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  1. 22/03/2018 · Damning Evidence Shows Actor Al Jolson Wearing Blackface. 3/22/18 12:27PM. BURBANK, CA—In a revelation that many are saying will tarnish his widely celebrated legacy, sources confirmed Thursday that damning footage recently obtained from Warner Bros. Pictures shows stage and film star Al Jolson wearing blackface. “It’s unfortunate, given ...

  2. Lithuanian-born American singer, comedian, and actor Al Jolson (1886 – 1950) Wearing Blackface Makeup, circa 1920. Original Caption reads: 'Al Johnson in his famous blackface makeup. The idea to appear like this is said to have been suggested to him way back in 1906 by an old negro whom he had met in the early days of his career'.

  3. Jolson was no saint, as all but his most ardent defenders are quick to admit. Even during his lifetime, he was deprecated for a host of vices, from selfishness to overweening pride. But with the passing years, these diminish in comparison to his chief transgression: his persistent use of the burnt-cork makeup commonly known as blackface.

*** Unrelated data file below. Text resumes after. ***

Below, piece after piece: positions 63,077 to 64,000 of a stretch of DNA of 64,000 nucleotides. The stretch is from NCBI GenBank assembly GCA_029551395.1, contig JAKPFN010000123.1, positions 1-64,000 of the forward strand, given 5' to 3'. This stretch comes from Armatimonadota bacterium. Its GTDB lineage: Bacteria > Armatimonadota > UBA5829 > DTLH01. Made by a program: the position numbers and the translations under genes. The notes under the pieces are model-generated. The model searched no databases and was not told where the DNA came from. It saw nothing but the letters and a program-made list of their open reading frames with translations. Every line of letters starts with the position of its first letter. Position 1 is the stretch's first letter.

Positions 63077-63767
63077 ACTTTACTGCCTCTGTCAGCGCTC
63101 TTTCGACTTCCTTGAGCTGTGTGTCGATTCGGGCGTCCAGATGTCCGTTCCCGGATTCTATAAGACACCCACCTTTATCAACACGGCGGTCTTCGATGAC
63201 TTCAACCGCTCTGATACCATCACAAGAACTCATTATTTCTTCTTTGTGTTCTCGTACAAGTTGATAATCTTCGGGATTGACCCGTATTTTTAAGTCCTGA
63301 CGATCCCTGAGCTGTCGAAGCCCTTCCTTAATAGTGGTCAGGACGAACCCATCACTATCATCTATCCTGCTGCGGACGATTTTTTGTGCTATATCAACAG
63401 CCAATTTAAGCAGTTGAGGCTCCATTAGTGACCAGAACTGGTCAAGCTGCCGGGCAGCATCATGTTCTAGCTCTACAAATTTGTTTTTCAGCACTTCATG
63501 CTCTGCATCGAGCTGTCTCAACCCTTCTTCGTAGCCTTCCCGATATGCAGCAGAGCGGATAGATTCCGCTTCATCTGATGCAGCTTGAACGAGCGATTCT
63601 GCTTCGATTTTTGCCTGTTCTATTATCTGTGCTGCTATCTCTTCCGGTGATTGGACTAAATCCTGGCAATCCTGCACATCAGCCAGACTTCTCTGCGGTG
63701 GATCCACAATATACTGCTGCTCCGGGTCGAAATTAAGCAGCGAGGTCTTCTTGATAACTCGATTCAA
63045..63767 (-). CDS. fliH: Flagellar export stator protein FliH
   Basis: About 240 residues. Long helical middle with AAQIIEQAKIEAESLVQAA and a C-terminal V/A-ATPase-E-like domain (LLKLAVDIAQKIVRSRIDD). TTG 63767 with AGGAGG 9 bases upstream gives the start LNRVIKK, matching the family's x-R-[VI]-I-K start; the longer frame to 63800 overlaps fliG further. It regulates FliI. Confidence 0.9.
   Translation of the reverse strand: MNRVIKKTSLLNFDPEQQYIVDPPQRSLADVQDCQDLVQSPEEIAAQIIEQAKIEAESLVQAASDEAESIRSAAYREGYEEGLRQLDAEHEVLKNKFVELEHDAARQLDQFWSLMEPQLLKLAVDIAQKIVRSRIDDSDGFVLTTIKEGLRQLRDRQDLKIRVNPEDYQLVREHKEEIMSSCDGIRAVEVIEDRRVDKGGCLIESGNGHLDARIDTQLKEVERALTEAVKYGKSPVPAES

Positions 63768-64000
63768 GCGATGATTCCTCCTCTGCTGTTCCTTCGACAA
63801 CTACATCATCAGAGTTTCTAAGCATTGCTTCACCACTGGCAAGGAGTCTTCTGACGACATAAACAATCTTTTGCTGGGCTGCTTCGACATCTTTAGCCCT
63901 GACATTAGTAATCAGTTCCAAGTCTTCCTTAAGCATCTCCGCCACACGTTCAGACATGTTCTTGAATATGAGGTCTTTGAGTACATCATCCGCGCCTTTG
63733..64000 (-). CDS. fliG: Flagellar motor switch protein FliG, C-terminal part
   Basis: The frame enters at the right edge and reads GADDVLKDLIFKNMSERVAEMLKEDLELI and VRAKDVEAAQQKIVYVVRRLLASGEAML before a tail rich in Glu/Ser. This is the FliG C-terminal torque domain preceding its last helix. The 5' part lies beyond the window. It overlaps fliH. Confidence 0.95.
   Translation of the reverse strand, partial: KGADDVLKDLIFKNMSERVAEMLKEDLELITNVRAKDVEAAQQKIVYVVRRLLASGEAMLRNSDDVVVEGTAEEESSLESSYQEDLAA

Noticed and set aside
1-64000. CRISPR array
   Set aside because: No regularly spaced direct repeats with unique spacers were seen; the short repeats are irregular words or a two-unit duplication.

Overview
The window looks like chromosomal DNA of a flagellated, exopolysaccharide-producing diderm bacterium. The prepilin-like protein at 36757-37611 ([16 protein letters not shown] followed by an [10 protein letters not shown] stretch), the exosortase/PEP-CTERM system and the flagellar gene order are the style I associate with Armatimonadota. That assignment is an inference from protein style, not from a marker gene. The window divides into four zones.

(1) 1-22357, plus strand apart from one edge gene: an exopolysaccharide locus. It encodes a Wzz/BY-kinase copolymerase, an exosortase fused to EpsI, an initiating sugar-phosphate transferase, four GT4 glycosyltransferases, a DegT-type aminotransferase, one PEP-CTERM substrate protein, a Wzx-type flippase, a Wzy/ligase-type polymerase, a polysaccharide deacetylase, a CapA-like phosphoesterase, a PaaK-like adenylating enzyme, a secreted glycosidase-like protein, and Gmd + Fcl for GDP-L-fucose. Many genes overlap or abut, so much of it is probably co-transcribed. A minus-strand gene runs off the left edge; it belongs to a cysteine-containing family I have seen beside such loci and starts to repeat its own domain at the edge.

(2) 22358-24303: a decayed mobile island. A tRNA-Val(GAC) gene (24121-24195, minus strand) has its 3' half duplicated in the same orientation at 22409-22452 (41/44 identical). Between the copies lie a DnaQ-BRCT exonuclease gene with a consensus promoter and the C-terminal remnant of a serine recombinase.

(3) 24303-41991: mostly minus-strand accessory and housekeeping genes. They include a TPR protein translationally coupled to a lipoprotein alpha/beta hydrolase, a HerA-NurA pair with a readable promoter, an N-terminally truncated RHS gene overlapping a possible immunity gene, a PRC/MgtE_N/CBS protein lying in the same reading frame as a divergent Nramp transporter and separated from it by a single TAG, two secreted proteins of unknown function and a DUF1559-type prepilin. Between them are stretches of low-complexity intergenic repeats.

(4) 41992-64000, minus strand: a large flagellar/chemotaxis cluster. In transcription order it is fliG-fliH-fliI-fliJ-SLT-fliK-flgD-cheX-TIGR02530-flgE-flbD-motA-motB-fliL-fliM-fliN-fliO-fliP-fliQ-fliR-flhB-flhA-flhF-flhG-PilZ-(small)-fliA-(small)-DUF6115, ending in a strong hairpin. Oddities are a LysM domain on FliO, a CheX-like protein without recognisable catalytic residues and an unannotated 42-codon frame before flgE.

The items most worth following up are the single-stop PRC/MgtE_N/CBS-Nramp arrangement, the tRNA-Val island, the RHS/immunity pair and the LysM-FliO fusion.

4. Al Jolson famous for performing in blackface was the only white man who was allowed into the all-black nightclubs in Harlem. The reason being that he helped many black people succeed in the music business and fought against racial discrimination.

  5. A word about Al Jolson, blackface, and race. Blackface: the word conjures up images of minstrelsy and all the negative feelings that those images bring. True, that in the mid-19th century, most blackface minstrelsy contained pejorative elements and these depictions of African-Americans were often negative and harmful to the black race.

  6. TIL Al Jolson famous for performing in blackface was the only white man who was allowed into the all-black nightclubs in Harlem. The reason being that he helped many black people succeed in the music business and fought against racial discrimination.

  7. 05/09/2020 · The Jolson Story supplies blackface in odd quantity, but the grotesque quality of the blackface it recreates is also notable. The film shows closeup after closeup of Jolson’s rolling eyes and leering face smeared with black shoe polish, which goes beyond recreating an antique vestige of another era.